Young adults with abdominal obesity have the increased risks of chronic kidney disease, yet they’re unaware of such risks, researchers report.
Abdominal obesity or central obesity occurs when excessive abdominal fat stores around the stomach and abdomen, and this causes negative impact on your health. The elevated albumin levels or the chronic kidney disease typically occurs in older people, but the studies are showing that the disease can start much earlier, but may not be recognized early stages.
Dr Michal Melamed, an associate professor of medicine at Albert Einstein College of Medicine, in New York City has conducted the research study, where the team has analyzed data of approximately 7000 participants, aged 20 to 40, across the US, which was gathered between 1999 and 2010 by the National Health and Nutrition Examination Survey (NHANES).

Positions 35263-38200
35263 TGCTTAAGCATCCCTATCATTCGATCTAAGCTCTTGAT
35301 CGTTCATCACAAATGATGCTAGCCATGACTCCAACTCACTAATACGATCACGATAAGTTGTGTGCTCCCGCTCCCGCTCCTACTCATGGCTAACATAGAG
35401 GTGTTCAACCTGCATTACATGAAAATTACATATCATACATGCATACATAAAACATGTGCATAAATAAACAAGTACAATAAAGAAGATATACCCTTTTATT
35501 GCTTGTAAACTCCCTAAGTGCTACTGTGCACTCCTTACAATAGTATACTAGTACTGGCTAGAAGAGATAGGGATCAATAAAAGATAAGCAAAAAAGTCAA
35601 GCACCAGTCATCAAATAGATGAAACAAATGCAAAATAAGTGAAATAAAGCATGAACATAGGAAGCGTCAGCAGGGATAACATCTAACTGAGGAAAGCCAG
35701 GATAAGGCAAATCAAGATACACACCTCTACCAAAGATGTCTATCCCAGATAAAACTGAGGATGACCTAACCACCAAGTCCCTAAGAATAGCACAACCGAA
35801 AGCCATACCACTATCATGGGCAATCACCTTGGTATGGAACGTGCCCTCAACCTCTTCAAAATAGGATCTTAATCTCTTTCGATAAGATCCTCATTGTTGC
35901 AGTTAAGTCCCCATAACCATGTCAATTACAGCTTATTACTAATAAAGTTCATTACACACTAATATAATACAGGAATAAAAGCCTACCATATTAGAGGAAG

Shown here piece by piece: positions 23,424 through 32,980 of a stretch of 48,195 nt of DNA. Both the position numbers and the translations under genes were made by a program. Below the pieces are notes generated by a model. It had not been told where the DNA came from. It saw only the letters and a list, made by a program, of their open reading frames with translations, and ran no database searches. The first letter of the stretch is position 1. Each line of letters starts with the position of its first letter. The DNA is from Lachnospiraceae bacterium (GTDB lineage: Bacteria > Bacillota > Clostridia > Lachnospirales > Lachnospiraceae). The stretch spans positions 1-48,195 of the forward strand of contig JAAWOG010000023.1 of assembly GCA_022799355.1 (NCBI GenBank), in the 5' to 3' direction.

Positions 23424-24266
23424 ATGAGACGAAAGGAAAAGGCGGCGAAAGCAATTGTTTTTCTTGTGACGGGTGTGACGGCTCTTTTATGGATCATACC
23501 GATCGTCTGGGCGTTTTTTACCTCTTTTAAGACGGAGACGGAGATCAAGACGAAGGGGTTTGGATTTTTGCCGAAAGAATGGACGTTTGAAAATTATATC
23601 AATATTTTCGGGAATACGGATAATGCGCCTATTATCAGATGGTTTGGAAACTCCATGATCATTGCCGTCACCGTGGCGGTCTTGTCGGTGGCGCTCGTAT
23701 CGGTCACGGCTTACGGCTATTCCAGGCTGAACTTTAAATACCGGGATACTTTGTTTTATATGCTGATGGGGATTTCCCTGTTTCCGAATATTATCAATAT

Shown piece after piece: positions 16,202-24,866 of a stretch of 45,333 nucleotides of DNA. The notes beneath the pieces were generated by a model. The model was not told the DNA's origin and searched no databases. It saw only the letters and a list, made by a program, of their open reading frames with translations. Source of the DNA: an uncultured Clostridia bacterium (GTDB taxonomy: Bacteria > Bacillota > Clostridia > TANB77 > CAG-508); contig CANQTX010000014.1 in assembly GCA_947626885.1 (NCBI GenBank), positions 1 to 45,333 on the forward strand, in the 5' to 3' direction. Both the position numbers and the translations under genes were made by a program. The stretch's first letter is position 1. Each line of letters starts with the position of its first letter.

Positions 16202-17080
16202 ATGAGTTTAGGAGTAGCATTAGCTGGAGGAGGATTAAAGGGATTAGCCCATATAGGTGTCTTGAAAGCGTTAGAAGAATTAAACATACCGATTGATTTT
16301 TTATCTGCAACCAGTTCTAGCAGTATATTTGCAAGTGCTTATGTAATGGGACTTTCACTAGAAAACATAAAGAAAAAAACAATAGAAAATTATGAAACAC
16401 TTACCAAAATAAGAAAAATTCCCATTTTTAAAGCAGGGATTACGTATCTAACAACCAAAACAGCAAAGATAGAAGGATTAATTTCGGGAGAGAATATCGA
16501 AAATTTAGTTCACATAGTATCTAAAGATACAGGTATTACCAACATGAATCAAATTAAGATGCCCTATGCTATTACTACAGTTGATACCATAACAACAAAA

The researchers found that 11 percent of obese have albuminuria, elevated levels of the protein albumin in the urine which refers that the kidneys are not in normal functioning, and they are at increased risk of developing CKD. CKD is the condition caused due to the gradual loss of kidney function over time.
Harini Sarathy, clinical researcher at the University of California said, “In this study we wanted to evaluate whether obesity is associated with CKD even in an otherwise healthy young adult population and to identify risk factors that may promote this association.”
The research team also found that major percentages of these young adults with albuminuria were unaware of the kidney disease. They suggested that doctors should be testing for kidney damage or risks of CSD as well, when examining the obese young adults
“Even though chronic kidney disease typically manifests in older people, the disease can start much earlier but often is not recognised early on,” said Michal L. Melamed.
“Since the cure options for CKD are inadequate, prevention is the effective measure for those who are at higher risk. Young adults should follow a healthy lifestyle to promote kidney health at their later stages of life,” Melamed further added.